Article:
This is an emerging story which needs expansion. Please EDIT to add information or discuss it in TALK.
Pennsylvania unfairly restructured its congressional map in order to favor voters who preferred Republicans, according to a ruling from the state’s Supreme Court.
A swing state, Pennsylvania has an equitable mix of liberal and conservative voters, yet the state has 13 Republicans in the U.S. House of Representatives and only five Democrats.
This structural tilt towards the GOP is no accident, but the result of the state legislature redrawing the districts that are represented in Washington, D.C. This partisan ploy, often referred to as “gerrymandering,” is a state-level process with federal ramifications.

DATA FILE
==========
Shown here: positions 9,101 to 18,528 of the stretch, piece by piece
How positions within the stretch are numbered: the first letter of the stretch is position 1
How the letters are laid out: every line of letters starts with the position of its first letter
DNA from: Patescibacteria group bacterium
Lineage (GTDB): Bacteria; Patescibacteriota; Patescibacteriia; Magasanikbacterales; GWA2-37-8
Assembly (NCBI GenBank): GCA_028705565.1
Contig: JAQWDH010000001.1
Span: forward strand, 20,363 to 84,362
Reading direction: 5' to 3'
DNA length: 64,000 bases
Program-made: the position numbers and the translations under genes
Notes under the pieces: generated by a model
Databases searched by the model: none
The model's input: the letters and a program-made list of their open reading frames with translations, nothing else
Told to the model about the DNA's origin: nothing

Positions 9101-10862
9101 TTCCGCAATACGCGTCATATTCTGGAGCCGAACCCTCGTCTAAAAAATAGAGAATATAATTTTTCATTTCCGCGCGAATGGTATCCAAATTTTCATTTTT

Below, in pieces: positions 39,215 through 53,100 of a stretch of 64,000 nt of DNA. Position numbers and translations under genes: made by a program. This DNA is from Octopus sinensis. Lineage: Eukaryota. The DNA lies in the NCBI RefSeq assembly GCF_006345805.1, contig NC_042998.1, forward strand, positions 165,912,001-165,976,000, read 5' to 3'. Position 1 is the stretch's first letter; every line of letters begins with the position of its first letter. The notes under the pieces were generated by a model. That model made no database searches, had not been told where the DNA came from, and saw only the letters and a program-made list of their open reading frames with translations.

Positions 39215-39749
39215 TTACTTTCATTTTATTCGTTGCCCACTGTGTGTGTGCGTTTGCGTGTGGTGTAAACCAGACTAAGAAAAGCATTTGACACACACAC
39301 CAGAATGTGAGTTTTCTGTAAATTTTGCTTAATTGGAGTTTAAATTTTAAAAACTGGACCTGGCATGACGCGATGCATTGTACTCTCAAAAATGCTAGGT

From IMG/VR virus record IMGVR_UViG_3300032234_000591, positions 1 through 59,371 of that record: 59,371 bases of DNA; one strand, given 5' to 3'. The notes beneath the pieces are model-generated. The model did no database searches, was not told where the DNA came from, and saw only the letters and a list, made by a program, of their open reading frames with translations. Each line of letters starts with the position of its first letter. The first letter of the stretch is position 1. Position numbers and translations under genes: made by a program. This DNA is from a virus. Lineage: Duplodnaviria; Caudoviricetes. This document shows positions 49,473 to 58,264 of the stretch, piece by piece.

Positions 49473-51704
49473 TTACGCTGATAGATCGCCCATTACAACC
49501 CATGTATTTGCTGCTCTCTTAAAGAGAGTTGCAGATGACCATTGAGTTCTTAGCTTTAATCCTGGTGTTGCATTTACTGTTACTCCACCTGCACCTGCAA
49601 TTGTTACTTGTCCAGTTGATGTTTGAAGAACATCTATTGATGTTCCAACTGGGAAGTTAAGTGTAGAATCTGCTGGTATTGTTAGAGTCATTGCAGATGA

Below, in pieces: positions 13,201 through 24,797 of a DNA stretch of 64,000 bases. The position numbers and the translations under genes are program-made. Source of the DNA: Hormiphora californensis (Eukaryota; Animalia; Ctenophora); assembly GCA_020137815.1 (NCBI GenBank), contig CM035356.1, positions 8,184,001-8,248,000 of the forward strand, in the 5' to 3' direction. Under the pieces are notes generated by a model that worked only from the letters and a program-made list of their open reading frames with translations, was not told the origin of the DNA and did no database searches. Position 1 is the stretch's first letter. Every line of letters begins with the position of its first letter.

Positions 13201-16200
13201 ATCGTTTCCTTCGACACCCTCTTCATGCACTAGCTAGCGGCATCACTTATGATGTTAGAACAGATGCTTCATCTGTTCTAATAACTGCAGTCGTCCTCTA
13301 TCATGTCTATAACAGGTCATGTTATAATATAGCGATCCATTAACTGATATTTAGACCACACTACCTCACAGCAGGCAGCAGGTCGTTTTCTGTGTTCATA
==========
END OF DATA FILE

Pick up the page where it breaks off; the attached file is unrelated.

Gerrymandering has a long history with both political parties. But with Republicans currently controlling the majority of statehouses, recent gerrymandering has disproportionately hurt Democrats.
This is not the first battle over partisan redistricting. In North Carolina, a federal judge ruled that Republican state leadership was also unconstitutionally tilting their congressional maps towards their own party.
This is an emerging story which needs expansion. EDIT to add information or discuss it in TALK.
Be the change. Support WikiTribune’s mission to fix the news – Jimmy Wales